If you’ve been following security news for the last couple of years you may well remember the CCleaner and ASUS ShadowHammer supply chain attacks. Great news this week: five Chinese individuals thought to be responsible for those and more than 100 other hacks have been indicted by the U.S. government. More formerly known as APT41, the group have also been behind ransomware attacks and cryptominer infections.
Zhang Haoran, Tan Dailin, Jiang Lizhi, Qian Chuan and Fu Qiang remain at large, almost certainly in China, and the chances of arrest remain slim so long as they eschew international travel. However, two Malaysian businessmen, Wong Ong Hua and Ling Yang Ching, who helped the gang profit from stolen game currencies are facing extradition from Malaysia to the U.S. and could well see jail time.
The identification of the Chinese gang members came along with the seizure of hundreds of accounts, servers, domain names and other internet assets. Neither the indictment nor the seizures are likely to stop the gang from engaging in further operations, but their identification and the insight gained into their close relationship with the Chinese Ministry of Public Security sends a strong signal to such actors that they can no longer be certain of anonymity or immunity from international sanction.
Still with China, CISA issued an advisory this week that Chinese-affiliated nation-state actors are targeting U.S. government agencies in a new wave of attacks leveraging OSINT and publicly available tools. The hackers’ toolkits include pentester favorites such as Shodan, Cobalt Strike and Mimikatz.
On top of that, the threat actors have been exploiting well-known but unpatched networking software vulnerabilities such as CVE-2019-11510 (Pulse Secure VPN), CVE-2019-19781 (Citrix VPN), CVE-2020-0688 (MS Exchange Servers) and CVE-2020-5902 (F5 Networks Big-IP TMUI).
Unpatched VPN software has long been a cause of concern, and this isn’t the first time that CISA have warned companies about APTs targeting critical infrastructure sectors.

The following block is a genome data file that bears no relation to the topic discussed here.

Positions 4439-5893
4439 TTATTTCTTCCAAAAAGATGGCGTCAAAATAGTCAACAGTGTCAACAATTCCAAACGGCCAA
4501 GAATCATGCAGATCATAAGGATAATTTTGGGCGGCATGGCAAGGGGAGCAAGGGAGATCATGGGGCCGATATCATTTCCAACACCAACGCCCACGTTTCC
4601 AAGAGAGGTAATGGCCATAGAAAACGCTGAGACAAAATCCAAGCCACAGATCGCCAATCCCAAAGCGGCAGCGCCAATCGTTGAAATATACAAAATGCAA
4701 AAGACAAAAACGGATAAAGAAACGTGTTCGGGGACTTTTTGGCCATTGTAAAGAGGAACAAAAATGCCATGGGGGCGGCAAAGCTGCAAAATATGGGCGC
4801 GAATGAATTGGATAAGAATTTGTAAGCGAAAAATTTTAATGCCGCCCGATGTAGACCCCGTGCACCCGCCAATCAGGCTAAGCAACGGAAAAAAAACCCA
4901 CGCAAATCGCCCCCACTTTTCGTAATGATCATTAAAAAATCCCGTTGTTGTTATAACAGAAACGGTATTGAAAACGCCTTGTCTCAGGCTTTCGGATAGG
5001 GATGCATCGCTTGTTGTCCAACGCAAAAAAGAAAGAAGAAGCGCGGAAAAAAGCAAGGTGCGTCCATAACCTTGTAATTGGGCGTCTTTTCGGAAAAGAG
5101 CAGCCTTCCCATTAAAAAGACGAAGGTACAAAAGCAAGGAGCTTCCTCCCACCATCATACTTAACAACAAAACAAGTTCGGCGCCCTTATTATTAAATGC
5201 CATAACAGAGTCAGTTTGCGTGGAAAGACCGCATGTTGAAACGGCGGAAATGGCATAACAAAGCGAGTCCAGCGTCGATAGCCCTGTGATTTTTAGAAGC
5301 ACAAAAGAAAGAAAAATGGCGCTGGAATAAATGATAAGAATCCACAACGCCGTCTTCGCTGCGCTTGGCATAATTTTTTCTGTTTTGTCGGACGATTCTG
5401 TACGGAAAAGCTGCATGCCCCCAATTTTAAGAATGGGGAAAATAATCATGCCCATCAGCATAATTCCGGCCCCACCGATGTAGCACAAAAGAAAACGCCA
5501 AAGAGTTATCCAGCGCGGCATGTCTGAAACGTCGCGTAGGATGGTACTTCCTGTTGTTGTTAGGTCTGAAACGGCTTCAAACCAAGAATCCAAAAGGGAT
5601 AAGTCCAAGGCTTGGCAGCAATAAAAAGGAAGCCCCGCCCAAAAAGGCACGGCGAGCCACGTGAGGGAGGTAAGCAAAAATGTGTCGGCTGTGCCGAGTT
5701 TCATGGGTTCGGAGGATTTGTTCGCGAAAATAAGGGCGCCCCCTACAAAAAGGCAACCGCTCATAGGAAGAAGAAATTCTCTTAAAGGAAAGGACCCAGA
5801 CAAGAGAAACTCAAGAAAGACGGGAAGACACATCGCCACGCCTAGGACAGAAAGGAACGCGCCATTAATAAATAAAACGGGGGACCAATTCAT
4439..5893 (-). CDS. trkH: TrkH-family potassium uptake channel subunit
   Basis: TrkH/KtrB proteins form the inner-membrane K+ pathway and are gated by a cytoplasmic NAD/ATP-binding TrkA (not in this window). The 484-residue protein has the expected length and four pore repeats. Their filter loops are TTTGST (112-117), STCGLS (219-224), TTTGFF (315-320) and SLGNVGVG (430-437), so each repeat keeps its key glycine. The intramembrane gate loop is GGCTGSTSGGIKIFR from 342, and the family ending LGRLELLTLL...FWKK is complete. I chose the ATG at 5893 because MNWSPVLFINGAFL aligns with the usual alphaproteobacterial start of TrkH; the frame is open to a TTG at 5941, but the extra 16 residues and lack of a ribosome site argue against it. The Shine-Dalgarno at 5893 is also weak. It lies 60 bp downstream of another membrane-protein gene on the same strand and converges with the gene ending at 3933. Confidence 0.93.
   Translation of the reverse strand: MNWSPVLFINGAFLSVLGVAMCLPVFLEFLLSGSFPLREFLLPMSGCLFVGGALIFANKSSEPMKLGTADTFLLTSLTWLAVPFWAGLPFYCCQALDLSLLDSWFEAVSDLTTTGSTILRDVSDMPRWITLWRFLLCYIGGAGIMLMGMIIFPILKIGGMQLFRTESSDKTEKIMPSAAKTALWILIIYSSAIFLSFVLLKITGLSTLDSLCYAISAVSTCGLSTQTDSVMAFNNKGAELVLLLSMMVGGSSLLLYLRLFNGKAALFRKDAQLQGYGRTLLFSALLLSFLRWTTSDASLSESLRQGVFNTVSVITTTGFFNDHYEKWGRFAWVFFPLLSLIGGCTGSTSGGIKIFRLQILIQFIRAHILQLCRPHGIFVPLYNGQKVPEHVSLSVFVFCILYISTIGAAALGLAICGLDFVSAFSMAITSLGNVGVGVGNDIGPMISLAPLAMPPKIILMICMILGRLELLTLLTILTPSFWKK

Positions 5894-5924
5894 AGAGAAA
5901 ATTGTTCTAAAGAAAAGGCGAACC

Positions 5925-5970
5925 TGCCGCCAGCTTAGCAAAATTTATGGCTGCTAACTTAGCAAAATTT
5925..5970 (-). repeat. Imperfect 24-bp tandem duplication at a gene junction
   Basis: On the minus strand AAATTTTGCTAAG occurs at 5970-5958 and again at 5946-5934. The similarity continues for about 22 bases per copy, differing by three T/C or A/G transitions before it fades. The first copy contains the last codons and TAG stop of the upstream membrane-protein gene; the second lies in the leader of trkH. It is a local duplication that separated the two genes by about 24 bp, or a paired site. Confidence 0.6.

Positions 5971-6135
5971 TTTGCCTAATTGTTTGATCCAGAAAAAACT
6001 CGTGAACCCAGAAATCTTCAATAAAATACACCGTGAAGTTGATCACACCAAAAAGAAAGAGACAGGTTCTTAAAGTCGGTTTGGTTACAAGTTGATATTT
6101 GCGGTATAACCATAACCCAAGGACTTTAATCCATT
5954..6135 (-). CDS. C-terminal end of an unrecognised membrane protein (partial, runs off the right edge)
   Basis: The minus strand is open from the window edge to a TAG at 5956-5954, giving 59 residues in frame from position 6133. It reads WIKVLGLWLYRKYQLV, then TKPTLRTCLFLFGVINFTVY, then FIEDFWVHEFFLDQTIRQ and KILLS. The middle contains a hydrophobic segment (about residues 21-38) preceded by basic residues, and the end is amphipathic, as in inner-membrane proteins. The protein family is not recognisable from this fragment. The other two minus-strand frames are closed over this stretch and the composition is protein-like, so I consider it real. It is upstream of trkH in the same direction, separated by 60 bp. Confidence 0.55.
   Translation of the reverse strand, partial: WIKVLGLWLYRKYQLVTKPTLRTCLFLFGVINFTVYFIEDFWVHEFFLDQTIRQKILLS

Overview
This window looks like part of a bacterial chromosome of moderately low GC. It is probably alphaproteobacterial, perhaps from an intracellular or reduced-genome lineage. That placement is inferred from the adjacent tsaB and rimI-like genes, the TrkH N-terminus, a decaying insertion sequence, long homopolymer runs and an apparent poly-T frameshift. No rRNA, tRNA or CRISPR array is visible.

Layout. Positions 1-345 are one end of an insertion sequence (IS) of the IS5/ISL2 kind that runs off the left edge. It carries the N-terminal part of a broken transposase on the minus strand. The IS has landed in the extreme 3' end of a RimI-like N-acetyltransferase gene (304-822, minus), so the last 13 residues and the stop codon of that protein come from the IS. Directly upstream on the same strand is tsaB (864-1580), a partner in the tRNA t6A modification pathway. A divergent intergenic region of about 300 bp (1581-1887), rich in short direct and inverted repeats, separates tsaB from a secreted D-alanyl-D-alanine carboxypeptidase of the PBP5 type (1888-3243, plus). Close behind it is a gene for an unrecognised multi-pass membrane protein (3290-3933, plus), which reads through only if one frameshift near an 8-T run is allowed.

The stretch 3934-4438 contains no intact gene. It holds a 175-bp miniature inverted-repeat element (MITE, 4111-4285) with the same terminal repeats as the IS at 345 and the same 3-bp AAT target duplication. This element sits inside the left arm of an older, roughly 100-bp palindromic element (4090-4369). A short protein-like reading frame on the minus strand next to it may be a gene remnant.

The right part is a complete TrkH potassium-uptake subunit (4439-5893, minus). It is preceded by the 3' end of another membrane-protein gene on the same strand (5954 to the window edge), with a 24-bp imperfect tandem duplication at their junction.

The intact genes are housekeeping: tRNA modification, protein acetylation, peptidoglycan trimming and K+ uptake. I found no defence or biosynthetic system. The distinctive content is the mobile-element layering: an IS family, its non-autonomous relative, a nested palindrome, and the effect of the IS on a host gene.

The latest advisory also notes that:
CISA advise organizations to implement robust configuration and patch management programs to prevent attackers making easy use of common vulnerabilities and off-the-shelf tools. While that’s certainly a minimum, some robust EDR should be top of your priority list, too.
This week’s Ugly is a sad tale of how the unintended consequences of a cyber attack can end in real-life tragedy. What appears to have been an attempt at a ransomware attack on a German university by inexperienced hackers ended up encrypting 30 servers in a nearby hospital. The malware dropped a ransom note in the usual way, naming the university directly and providing a means of contact to arrange payment.
The operators were no doubt surprised to hear directly from Düsseldorf police rather than the university administrators. The police informed them that they had missed their intended target and had in fact put the lives of patients at the Düsseldorf University Clinic in jeopardy. The ransomware had crashed the hospital’s servers forcing administrators to redirect emergency admissions to other locations. One patient who needed urgent admission was redirected to a hospital 32km away; this caused an hour’s delay before doctors could treat her for a life-threatening condition. Sadly, due to the delay, there was little they could do and she passed away.
The hackers did provide the police with a decryption key without payment, but have otherwise remained uncontactable. It appears the compromise targeted a software vulnerability in “commercially available software”, which has since been patched. It is not known which strain of ransomware was used, but reportedly no data was exfiltrated.
The police continue to investigate and hope to bring charges of ‘negligent manslaughter’. If ever there was a lesson to make those who think hacking might be a “fun”, “easy way to make money” that “doesn’t do anyone any harm” step back and think again, then this is surely it.